The use of musical instruments in worship was a divisive topic within the Stone-Campbell Movement from its earliest years, when some adherents opposed the practice on scriptural grounds, while others may have relied on a cappella simply because they lacked access to musical instruments. Alexander Campbell opposed the use of instruments in worship. As early as 1855, some Restoration Movement churches were using organs or pianos, ultimately leading the Churches of Christ to separate from the groups that condoned instrumental music.

(See the link for footnotes.)

Finally I went to YouTube in search of more songs. You can search under Church of Christ acapella, or Church of Christ singing. I used Church of Christ music and ended up listening to a 30-minute teaching from Mountain Creek Church of Christ on why they don’t use ‘mechanical instruments.’ The pastor takes a very easy-going approach on this, and while I would disagree with his hermeneutics, or even the logic by which the conclusion is reached, there’s no denying his hardline conviction. I just don’t think you should take a minority reading of a passage and then argue it quiet so dogmatically.

As an aside, several years ago I met with the lay-leader of a small congregation in our neighborhood, that I knew used only the King James Version. I asked him if there was a theological underpinning for this, and he quickly cut in and said, “No it’s a preference and only a preference. Our people can read anything they want, and many do.” That was refreshing. Rather than preach about the doctrine of acapella music, I would love it if this person simply talked about the rich musical heritage of the capital ‘C’ church — Christianity is a singing faith — and said the acapella thing is just a preference, just the way they do things.

Bottom line? I didn’t find anything on YouTube that grabbed me the way Get Right Church did that first day, but if I were ever in Antioch, Tennessee, I would definitely want to experience what Rural Hill offers first-hand. It would beat spending the Sunday at just another generic megachurch. And I wouldn’t let the reasons they may have for their music stop me from enjoying the rest of the worship service, especially when the music would be the reason I was there at all!


Photo: Ironically, the video from which this was taken (click the image to link) has background music which included a full instrumental background.

 

April 16, 2014

Wednesday Link List

Pet Blessing Service

I’m writing this assuming everyone survived the prophetic implications of the blood moon, but maybe the April 15 income tax deadline is a form of judgment.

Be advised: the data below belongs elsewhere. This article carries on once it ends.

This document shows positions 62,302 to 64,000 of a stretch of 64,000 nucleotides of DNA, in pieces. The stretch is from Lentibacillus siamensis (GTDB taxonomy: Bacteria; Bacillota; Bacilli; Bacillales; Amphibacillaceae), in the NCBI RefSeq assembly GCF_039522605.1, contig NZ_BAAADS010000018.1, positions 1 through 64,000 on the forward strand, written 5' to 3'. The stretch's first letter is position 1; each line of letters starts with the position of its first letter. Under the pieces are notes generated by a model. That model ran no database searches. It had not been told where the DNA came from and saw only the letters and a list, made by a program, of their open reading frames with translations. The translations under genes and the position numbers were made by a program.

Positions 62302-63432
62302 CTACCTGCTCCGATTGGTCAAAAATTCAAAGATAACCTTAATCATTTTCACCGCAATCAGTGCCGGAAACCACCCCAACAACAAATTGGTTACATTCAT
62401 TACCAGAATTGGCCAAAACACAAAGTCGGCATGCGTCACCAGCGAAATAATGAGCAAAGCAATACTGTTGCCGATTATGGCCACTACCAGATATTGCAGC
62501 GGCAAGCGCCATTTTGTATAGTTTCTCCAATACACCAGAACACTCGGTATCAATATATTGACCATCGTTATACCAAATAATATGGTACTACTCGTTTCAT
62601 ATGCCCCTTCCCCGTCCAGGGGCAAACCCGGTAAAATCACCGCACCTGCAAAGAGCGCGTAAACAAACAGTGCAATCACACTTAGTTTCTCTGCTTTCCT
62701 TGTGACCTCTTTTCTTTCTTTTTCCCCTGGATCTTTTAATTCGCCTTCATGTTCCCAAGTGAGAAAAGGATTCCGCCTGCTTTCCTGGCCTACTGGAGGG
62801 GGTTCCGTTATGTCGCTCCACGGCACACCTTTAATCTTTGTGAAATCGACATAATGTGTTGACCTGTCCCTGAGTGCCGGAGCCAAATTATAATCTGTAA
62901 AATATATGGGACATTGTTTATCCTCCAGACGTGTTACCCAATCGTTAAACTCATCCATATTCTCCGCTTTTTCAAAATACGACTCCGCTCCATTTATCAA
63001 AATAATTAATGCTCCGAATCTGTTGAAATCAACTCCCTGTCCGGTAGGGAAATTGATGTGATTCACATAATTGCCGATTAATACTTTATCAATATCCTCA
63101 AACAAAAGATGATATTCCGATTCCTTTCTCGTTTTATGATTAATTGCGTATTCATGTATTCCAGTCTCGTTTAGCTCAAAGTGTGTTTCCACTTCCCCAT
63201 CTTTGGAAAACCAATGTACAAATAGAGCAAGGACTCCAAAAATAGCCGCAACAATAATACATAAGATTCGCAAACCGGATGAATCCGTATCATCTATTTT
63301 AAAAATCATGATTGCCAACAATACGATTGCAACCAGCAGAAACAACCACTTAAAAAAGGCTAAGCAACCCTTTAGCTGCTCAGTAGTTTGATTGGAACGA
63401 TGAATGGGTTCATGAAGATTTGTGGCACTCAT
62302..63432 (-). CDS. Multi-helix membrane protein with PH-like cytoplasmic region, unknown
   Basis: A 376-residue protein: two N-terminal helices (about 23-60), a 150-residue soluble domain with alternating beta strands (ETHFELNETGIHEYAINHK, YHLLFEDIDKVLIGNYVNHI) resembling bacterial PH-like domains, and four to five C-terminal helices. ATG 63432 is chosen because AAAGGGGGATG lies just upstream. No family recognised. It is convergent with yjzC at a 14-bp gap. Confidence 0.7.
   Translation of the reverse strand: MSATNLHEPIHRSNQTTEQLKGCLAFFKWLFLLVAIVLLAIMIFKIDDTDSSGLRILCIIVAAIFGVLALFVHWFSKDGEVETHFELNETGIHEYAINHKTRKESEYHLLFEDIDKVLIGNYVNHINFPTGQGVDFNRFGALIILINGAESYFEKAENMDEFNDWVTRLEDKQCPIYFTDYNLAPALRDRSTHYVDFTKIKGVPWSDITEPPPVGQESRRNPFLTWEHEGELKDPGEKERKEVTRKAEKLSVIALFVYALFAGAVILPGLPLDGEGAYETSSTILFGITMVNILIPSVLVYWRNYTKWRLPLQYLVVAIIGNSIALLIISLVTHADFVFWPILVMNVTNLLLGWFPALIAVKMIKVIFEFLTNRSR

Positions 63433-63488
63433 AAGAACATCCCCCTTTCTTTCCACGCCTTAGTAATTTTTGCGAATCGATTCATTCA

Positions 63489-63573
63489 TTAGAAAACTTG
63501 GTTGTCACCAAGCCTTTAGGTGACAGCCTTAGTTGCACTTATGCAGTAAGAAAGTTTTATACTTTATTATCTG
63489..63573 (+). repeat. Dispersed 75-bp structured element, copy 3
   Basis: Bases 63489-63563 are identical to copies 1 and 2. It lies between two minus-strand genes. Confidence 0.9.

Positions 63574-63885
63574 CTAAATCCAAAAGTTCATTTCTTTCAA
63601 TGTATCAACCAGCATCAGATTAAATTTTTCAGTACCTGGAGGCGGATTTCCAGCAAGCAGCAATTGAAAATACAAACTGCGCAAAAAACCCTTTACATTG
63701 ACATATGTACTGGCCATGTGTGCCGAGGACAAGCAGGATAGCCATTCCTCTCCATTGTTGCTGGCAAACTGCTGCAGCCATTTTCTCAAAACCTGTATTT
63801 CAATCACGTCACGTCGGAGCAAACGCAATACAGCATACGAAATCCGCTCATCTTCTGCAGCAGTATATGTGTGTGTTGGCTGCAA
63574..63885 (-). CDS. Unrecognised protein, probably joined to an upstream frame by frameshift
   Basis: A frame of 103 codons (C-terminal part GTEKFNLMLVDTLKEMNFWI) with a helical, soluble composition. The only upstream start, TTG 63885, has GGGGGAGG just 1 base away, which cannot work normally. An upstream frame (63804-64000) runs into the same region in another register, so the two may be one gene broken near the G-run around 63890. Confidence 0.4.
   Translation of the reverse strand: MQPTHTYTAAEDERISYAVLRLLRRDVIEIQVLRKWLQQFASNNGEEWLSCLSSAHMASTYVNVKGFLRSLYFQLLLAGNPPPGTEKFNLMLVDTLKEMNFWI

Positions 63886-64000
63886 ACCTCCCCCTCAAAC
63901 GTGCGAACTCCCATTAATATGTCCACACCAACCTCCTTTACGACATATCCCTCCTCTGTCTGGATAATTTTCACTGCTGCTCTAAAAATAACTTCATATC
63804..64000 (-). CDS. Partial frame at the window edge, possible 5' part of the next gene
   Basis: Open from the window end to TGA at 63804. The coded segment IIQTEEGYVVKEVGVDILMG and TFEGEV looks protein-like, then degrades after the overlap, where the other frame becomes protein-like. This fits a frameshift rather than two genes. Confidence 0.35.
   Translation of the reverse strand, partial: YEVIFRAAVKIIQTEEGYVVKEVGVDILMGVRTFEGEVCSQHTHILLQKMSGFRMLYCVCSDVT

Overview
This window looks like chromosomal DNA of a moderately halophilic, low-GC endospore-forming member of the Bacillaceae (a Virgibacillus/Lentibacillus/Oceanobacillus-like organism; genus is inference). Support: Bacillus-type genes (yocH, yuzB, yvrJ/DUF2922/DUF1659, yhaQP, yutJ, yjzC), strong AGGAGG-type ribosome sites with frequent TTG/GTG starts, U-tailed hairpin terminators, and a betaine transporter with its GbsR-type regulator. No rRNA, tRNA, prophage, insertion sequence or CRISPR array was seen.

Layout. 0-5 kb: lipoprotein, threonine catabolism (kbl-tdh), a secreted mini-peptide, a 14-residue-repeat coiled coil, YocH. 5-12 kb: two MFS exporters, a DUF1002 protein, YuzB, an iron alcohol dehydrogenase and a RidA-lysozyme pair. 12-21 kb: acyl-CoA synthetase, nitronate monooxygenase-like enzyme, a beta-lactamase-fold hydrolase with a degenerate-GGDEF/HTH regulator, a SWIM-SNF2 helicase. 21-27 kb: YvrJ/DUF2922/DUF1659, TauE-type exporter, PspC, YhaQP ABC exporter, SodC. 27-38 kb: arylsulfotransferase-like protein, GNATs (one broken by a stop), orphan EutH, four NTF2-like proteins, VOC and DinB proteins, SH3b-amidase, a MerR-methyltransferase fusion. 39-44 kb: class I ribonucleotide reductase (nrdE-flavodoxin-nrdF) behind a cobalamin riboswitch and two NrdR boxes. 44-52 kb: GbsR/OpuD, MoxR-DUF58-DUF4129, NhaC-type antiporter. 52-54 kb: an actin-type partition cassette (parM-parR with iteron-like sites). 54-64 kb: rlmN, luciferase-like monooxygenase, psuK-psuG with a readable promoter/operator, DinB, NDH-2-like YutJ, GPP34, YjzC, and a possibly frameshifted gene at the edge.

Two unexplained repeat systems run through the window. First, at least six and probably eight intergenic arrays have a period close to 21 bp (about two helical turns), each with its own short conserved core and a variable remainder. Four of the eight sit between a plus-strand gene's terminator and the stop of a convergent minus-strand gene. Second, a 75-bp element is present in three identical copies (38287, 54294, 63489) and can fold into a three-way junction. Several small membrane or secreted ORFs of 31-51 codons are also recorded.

As we do each Wednesday, clicking anything below will take you to PARSE where the links are live.

Paul Wilkinson writes the rest of the week at Thinking Out Loud, and edits the daily devotional Christianity 201 page.

Lettuce Pray from _ChristianHumor Twitter

March 19, 2014

Wednesday Link List

Abandoned Church

This long de-commissioned church photo appeared back in October at the Twitter feed of AbandonedPics.

There’s something here for people at every age and every stage, including links to stories of interest to lay people and clergy, liturgists and charismatics. Or at least that’s the theory. 

The link list is now owned and operated by PARSE the blog of Leadership Journal, a division of Christianity Today.  Anything you click below will take you first to them, then you can click the item again.

All I know about this comic below is that I found it on the floor of my office, apparently photocopied from a 2002 book of Christian cartoons by Doug Hall. (Does anyone know the book title?) The sentiment expressed here is still alive and well a dozen years later.

Criticize the Pastor

January 8, 2014

Wednesday List Link

Amish Vampires in Space

Lloyd the Llink Llist Llama Crashes the Party Exactly One Year After His First Visit Here

Lloyd the Llink Llist Llama makes his annual January visit

The list is back, though there was a link list on Saturday, December 28th at both Out of Ur and Thinking Out Loud you can scroll back to. If you caught that one, then you’re ready to kick off another year of link love. First, about the picture, it’s one of the “winners” — if you can call them that — of the Worst Christian Book Covers for 2013. (Click the link, then work your way to number one.) I don’t know where they found these — though this might help — but the list for 2012 did contain some you might recognize.  The rest of the links here will switch over once Out of Ur goes live with the list.

Christian Artist Pop Cans

November 24, 2013

Rob Bell on Jonah and the Great Big Fish

Filed under: Uncategorized — Tags: , , , , , — paulthinkingoutloud @ 9:58 am

Rob Bell has started a series on his blog robbell.com titled “What Is the Bible?” (Not to be confused with Phil Vischer’s excellent DVD series for kids, “What’s In The Bible?”)  As I write this, Rob has 14 chapters posted, and I do admit to having no idea where he’s going and what he’s going to say next. Are we getting a preview of a future book manuscript? If so, I’m saving the chapters just in case.

In parts 3 and 4, he looks at the Jonah story. Here’s a brief excerpt from part four:

Rob Bell 5…What do I think? I don’t think it matters what you believe about a man being swallowed by a fish.

If you don’t believe it literally happened, that’s fine. Lots of people of faith over the years have read this story as a parable about national forgiveness. They point to many aspects of the surreal nature of the story as simply great storytelling because the author has a larger point, one about the Israelites and the Assyrians and God’s call to be a light to everyone, especially your enemies.